Notes and Editorial Reviews
Although Järvi presided over the lion's share of the Chandos Prokofiev, Edward Downes entered the lists for the complete Onegin music. When the BBC were celebrating Prokofiev and Pushkin in 1980 they broadcast an Onegin dramatisation with Prokofiev's music. The conductor, with one of the BBC regional studio orchestras, was Downes who also gave a broadcast talk on the music. He has known the score for many years. It's a neglected lyric gem and as is this recording which runs five or so minutes over two hours. The score was published in Russia in 1973 some 37 years after Prokofiev had finished work.
Sir Charles Johnston's translation of the Pushkin original is in rhymed verses. For the most part the words are neatly and
sometime superbly turned. Occasionally the rhyming scheme is too obviously laboured or one winces with a contrived consonance but overall this is beautiful and poignant. The music has the breath and pulse of romance indeed it races and strolls with delight, musing in ecstasy or threaded with bitterness for tragedy. Echoes of other scores including Romeo and Juliet are interleaved with other inspirations. It is wonderful to have this now at mid-price. However having this as a supplement to the Capriccio set where the text is spoken in Russian is best.
Timothy West is a wonderfully understated speaker who avoids the shoals of reading a rhymed scheme. Sam West is Onegin, Niamh Cusack as Tatyana and Dominic Mafham as Lensky. The silvery playing of the orchestra can best be heard in scene 4. They play under the voices but there is no sense of balance twiddling. The two components - narration and music are achieved with equipoise. Niamh sounds not quite young enough to be Tatyana but this is ripe Prokofiev - at his most lyrical; his most poignant. Rewards are yielded ceaselessly in this melodrama in sixteen scenes. One macabre example is the harpsichord's manic gavotte in tr. 12. If you love the emotionalism and melodic profile of Romeo and Juliet this is a score you must hear.
The full English spoken text is in the booklet. Single width double CD case - with 40pp booklet.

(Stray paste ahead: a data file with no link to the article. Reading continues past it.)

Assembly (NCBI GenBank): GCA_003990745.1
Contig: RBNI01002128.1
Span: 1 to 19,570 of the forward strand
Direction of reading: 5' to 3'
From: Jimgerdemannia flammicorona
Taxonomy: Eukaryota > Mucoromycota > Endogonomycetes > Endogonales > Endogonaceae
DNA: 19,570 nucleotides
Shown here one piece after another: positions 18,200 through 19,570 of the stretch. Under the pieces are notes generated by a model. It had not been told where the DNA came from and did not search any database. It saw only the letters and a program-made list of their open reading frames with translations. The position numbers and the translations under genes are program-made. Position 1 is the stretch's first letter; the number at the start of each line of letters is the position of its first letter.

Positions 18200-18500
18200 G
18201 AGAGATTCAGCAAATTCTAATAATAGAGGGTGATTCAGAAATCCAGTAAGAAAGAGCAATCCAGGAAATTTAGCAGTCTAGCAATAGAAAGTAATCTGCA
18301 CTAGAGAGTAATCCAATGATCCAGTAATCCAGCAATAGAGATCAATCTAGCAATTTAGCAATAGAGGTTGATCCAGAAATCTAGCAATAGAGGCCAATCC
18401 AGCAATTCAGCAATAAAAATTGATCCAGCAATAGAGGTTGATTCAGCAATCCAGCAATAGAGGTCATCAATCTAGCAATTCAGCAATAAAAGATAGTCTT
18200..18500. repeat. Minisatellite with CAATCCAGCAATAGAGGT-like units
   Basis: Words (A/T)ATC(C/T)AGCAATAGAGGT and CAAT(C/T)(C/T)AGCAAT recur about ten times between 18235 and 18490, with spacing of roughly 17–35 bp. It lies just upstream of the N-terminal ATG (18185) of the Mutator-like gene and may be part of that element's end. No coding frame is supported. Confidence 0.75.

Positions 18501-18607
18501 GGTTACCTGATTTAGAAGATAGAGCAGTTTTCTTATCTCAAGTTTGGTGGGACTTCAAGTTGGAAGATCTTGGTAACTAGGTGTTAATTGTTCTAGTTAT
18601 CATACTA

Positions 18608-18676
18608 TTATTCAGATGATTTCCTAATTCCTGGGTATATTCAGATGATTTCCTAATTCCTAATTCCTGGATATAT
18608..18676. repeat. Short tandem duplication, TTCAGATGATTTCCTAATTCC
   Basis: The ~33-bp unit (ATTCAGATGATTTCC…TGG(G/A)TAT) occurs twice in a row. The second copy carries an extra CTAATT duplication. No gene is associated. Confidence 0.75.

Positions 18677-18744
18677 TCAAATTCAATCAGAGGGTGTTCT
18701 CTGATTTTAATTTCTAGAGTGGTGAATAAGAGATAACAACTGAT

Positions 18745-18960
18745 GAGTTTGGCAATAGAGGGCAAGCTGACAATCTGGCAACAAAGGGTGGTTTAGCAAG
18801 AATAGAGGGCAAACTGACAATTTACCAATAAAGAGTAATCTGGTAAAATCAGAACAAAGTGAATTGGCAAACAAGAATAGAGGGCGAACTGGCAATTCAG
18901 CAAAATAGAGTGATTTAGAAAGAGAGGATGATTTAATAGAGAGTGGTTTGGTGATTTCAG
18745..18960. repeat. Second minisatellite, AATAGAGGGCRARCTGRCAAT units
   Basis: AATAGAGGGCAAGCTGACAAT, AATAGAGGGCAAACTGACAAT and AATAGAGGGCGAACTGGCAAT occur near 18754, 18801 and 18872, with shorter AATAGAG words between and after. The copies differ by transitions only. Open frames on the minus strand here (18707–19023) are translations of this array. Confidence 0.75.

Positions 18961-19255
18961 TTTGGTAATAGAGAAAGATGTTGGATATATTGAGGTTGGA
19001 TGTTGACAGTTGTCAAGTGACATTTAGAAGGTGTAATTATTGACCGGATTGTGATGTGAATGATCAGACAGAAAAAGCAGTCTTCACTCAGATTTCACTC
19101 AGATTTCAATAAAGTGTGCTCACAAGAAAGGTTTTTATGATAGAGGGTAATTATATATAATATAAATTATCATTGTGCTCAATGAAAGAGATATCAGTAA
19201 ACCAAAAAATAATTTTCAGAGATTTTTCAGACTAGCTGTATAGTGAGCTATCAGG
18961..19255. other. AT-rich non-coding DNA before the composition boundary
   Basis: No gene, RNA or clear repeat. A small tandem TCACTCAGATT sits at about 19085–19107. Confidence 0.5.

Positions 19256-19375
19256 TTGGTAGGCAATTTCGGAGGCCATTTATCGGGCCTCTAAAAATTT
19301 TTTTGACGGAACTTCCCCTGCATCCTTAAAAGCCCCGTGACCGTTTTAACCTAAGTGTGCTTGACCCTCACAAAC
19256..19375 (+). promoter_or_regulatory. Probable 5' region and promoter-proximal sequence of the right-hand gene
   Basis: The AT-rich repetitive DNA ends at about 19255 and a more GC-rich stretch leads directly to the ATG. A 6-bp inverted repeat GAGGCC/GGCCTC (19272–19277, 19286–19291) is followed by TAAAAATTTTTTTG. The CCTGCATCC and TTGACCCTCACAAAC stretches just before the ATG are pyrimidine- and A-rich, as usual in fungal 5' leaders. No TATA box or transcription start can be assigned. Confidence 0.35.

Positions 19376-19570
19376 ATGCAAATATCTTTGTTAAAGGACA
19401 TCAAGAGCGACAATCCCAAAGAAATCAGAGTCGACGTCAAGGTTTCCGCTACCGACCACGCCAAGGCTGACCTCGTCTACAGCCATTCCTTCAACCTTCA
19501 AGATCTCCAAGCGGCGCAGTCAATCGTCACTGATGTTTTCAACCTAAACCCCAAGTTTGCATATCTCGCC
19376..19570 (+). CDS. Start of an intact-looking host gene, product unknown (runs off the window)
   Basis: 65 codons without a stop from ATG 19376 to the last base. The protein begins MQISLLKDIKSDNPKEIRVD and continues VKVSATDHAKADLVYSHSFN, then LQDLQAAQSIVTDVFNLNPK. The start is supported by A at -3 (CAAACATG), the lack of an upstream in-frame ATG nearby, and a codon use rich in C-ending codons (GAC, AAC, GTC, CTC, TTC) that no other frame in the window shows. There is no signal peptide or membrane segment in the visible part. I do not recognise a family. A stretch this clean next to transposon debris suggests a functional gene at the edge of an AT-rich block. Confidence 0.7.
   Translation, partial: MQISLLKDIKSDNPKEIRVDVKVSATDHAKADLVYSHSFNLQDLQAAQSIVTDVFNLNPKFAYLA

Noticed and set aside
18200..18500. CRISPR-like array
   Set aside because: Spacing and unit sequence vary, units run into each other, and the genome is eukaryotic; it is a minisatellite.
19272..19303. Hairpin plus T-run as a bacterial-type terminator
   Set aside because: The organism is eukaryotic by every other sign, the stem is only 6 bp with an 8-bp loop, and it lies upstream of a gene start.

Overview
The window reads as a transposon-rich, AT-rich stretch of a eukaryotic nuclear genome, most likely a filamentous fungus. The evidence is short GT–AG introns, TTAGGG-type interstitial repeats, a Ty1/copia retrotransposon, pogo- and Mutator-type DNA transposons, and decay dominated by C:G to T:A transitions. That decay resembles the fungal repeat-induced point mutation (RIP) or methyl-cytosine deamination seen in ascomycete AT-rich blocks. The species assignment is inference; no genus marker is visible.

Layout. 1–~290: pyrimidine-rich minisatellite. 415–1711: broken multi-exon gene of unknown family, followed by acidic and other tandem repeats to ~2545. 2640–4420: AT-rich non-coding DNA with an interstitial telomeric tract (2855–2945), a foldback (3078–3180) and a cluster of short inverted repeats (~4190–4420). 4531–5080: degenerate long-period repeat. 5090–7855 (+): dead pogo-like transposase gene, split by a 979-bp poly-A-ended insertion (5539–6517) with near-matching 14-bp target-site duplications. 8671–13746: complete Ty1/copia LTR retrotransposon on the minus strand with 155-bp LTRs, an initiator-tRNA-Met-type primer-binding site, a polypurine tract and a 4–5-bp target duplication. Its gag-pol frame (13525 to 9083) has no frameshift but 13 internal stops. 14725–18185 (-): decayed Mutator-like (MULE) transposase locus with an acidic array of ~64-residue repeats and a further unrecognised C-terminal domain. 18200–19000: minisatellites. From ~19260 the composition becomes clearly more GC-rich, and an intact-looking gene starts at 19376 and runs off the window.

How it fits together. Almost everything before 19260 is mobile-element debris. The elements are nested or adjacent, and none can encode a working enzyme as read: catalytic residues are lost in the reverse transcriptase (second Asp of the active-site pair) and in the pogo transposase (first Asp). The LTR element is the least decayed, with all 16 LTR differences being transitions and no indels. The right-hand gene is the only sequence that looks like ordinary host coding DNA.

Not to be missed if you need the English version. The Russian somehow as an additional lissom reach and squeeze on the heart.
-- Rob Barnett, MusicWeb International
Works on This Recording
Evgeny Onegin, Op. 71 by Sergei Prokofiev
Katherine Fuge (Soprano),
Samuel West (Voice),
Julian Walker (Bass),
Dominic Mafham (Voice),
Niamh Cusack (Voice),
Helena McCarthy (Voice),
Andrew Rutt (Bass),
Terrence Hardiman (Voice)
New Company Singers,
Period: 20th Century
Written: 1936; USSR
Length: 120 Minutes 1 Secs.
Notes: : Timothy West.
Liner Note Author: Edward Downes.
Eugene Onegin, Op. 71: Scene 1: Lensky at Larin's grave
Eugene Onegin, Op. 71: Scene 2: Onegin and Lensky at Lensky's country house
Eugene Onegin, Op. 71: Scene 3: At the sister's home
Eugene Onegin, Op. 71: Scene 4: Having taken a short cut, they're on their way home as fast as possible
Eugene Onegin, Op. 71: Scene 5: Tatyana in the park
Eugene Onegin, Op. 71: Scene 6: Tatyana and Nurse
Eugene Onegin, Op. 71: Scene 7: Tatyana's letter
Eugene Onegin, Op. 71: Scene 8: Onegin receives Tatyana's letter
Eugene Onegin, Op. 71: Scene 9: Onegin scolds Tatyana in Larin's garden
Eugene Onegin, Op. 71: Scene 10: Lensky and Onegin together in Lensky's house
Eugene Onegin, Op. 71: Scene 11: Tatyana's dream
Eugene Onegin, Op. 71: Scene 12: Larin's ball
Eugene Onegin, Op. 71: Scene 12: Larin's ball [continued] - Zaretsky left without discussion
Eugene Onegin, Op. 71: Scene 13: Duel
Eugene Onegin, Op. 71: Scene 14: Tatyana visits Onegin's house
Eugene Onegin, Op. 71: Scene 15: They say goodbye to peaceful valleys
Eugene Onegin, Op. 71: Scene 15: Waltz - There came a murmur
Eugene Onegin, Op. 71: Scene 16: Onegin's letter to Tatyana
Eugene Onegin, Op. 71: Scene 16: The days flew past ...
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